Major sources of particulate air pollution in Beijing include road dust, motor vehicle exhaust, industry, incineration, and coal burning (Sun et al. 2004). During recent years, the number of motor vehicles in Beijing has increased rapidly and traffic emissions have become a dominant source of ambient air pollution (Stone 2008; Wang et al. 2009; Zhou et al. 2010). Evidence linking traffic-related air pollution and cardiovascular outcomes has been growing, especially in urban areas where traffic emissions are one of the major pollution sources (Brook et al. 2009; Delfino et al. 2010; Jia et al. 2012; Wu et al. 2010, 2011a, 2011b). OC and EC (or its surrogate, black carbon) are two commonly used indicators of traffic emissions (Delfino et al. 2010; Sun et al. 2004; Wang et al. 2009). Short-term exposures to these carbonaceous particles have been associated with prohypertensive effects in patients with cardiovascular conditions (Delfino et al. 2010; Zanobetti et al. 2004). In our study, we found that PM2.5 measured in the urban area contained larger proportions of carbonaceous fractions than PM2.5 measured in the suburban area (Table 2). This suggests a greater contribution of traffic emissions to the particulate air pollution in the urban area. We found robust positive associations between PM2.5 carbonaceous fractions and DBP in our study participants. When OC was subclassified as POC or SOC, the association appeared to be specific to POC (Figure 3). POC is a representative indicator of particulate organics from fossil-fuel combustion sources in the context of traffic-related air pollution (Delfino et al. 2010). Therefore, our findings suggest that PM carbonaceous fractions related to traffic may play an important role in the prohypertensive effects of PM air pollution.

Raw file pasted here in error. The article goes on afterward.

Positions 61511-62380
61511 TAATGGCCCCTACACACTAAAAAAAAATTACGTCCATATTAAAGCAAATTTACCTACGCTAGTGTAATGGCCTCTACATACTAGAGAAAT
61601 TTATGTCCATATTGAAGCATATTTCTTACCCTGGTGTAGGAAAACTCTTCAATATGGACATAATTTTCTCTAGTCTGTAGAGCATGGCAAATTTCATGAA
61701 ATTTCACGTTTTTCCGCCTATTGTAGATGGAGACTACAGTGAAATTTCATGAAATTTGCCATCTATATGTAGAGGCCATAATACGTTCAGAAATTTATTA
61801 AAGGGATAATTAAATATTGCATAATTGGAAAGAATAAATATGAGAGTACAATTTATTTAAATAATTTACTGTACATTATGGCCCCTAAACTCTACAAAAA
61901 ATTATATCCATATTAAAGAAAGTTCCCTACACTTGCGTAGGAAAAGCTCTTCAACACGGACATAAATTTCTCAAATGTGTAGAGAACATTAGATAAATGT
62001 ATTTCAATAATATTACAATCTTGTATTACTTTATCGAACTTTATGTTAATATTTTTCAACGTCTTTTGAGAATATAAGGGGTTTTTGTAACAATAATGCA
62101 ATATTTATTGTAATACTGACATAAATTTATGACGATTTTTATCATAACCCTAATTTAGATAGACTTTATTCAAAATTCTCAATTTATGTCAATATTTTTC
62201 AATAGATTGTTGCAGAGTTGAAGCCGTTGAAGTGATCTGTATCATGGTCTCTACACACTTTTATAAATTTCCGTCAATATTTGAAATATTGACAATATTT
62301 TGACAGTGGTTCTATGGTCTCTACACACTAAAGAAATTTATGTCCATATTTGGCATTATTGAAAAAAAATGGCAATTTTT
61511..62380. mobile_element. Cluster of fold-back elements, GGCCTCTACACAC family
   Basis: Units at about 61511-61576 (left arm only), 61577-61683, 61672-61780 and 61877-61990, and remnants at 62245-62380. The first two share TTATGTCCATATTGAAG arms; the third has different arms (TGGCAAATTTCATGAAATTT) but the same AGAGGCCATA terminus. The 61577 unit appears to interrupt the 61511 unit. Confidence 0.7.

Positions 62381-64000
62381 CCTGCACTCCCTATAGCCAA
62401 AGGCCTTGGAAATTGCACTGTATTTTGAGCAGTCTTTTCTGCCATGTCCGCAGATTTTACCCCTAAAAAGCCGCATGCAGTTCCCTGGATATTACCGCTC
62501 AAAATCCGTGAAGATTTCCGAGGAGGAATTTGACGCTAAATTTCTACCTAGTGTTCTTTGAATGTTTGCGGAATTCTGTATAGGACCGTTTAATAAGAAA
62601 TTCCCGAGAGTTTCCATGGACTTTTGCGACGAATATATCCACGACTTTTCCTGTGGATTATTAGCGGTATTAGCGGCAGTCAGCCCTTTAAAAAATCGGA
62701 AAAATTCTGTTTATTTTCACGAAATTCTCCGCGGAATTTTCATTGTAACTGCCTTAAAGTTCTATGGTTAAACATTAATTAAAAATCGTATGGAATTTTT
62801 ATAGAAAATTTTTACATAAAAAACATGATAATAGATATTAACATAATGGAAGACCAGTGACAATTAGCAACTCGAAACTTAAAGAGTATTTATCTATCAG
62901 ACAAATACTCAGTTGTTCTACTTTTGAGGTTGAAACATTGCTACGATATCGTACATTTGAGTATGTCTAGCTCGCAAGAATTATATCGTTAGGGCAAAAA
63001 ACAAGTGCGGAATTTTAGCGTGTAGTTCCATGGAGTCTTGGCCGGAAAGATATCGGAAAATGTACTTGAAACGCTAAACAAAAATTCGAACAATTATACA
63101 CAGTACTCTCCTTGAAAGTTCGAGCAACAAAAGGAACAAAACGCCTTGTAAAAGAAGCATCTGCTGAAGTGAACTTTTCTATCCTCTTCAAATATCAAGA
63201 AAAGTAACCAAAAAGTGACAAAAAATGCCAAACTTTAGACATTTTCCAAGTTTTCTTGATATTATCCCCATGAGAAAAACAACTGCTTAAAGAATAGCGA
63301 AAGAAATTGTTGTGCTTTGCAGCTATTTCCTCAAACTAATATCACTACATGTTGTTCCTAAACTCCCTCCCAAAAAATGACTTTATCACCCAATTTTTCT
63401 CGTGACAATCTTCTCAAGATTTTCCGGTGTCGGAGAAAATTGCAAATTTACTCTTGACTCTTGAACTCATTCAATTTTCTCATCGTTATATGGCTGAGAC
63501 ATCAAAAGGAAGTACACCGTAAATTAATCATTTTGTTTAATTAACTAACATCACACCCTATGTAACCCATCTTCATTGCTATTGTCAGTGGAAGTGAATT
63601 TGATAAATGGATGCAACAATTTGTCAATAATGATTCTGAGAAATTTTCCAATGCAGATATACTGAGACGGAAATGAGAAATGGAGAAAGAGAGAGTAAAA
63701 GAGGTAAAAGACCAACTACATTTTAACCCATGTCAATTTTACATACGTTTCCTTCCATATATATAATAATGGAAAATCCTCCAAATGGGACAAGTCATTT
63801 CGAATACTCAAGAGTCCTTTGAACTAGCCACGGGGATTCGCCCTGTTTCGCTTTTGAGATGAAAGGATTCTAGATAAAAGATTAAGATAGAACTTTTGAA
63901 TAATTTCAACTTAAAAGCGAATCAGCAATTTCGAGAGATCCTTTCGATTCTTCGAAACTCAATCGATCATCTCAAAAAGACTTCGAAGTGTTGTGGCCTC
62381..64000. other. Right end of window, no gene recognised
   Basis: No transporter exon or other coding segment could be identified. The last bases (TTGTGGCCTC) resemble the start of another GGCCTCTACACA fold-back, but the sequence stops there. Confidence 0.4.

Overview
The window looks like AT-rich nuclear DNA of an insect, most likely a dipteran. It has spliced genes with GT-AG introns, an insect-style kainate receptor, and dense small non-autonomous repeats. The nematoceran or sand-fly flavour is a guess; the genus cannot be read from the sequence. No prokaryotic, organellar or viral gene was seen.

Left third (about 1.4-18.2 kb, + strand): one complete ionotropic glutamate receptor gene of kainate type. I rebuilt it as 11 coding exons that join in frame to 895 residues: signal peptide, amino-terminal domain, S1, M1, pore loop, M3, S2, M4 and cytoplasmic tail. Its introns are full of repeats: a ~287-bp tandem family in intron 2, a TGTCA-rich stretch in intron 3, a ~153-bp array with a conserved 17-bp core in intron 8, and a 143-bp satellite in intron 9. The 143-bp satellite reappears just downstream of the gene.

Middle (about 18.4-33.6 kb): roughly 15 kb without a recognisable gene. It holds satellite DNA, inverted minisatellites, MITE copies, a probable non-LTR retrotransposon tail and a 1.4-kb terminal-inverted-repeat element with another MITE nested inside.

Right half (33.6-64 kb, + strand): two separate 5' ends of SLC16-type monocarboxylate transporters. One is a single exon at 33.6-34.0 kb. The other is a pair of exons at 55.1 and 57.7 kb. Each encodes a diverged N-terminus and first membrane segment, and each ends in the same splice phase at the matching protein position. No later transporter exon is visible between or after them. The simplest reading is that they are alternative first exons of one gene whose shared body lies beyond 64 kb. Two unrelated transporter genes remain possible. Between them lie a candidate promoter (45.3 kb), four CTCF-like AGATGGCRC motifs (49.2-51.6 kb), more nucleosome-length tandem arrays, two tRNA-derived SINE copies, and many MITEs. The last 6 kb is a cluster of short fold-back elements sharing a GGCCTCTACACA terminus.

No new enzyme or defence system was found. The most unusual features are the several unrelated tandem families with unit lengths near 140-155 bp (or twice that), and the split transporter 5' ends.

Several PM2.5 metal constituents, including nickel, zinc, magnesium, strontium, lead, and arsenic, had robust positive associations with SBP, DBP, or PP, whereas manganese, chromium, and molybdenum had robust negative associations with SBP or DBP. Among these constituents, nickel, zinc, manganese, chromium, and lead typically come from industrial emissions, including metallurgical processes, but some of these metals (e.g., zinc, nickel, manganese) may also come from traffic emissions (Loranger and Zayed 1995; Sun et al. 2004). Magnesium usually originates from mineral aerosols that may result from resuspended road dust and long-range transported dust (Sun et al. 2004), and arsenic is typically generated from coal burning (Xie et al. 2006). Relationships between BP and these metals/metalloid elements, especially the transition metals (e.g., nickel, zinc, manganese, cadmium), have been well demonstrated in previous toxicological studies in vivo (Fiorim et al. 2011; Kasten et al. 1994; Wang et al. 2002; Yanagisawa et al. 2004; Yang et al. 2007). When delivered to the airways, the transition metals could stimulate the production of reactive oxygen species and then induce airway injury and inflammation, which are subsequently followed by a series of cardiopulmonary responses (González-Flecha 2004). Epidemiologic evidence linking metals/metalloid elements and BP has also been growing. For example, chronic exposures to arsenic and lead have been associated with increased BP or higher hypertension prevalence in populations (Mordukhovich et al. 2012; Navas-Acien et al. 2007). Specifically, we found robust negative associations between manganese, chromium, and molybdenum and SBP or DBP. Environmental manganese is generally considered to reduce hypertension risk (Houtman 1996). A previous animal experiment found that infusing manganese into conscious, restrained rats resulted in a decrease in BP (Kasten et al. 1994), and results from a recent epidemiologic study found negative associations between chronic manganese exposure and BP in elderly men (Mordukhovich et al. 2012). However, our findings on the negative associations between BP and chromium and molybdenum are not supported by previous experimental and epidemiologic reports, and a causal explanation for these findings may require further investigation.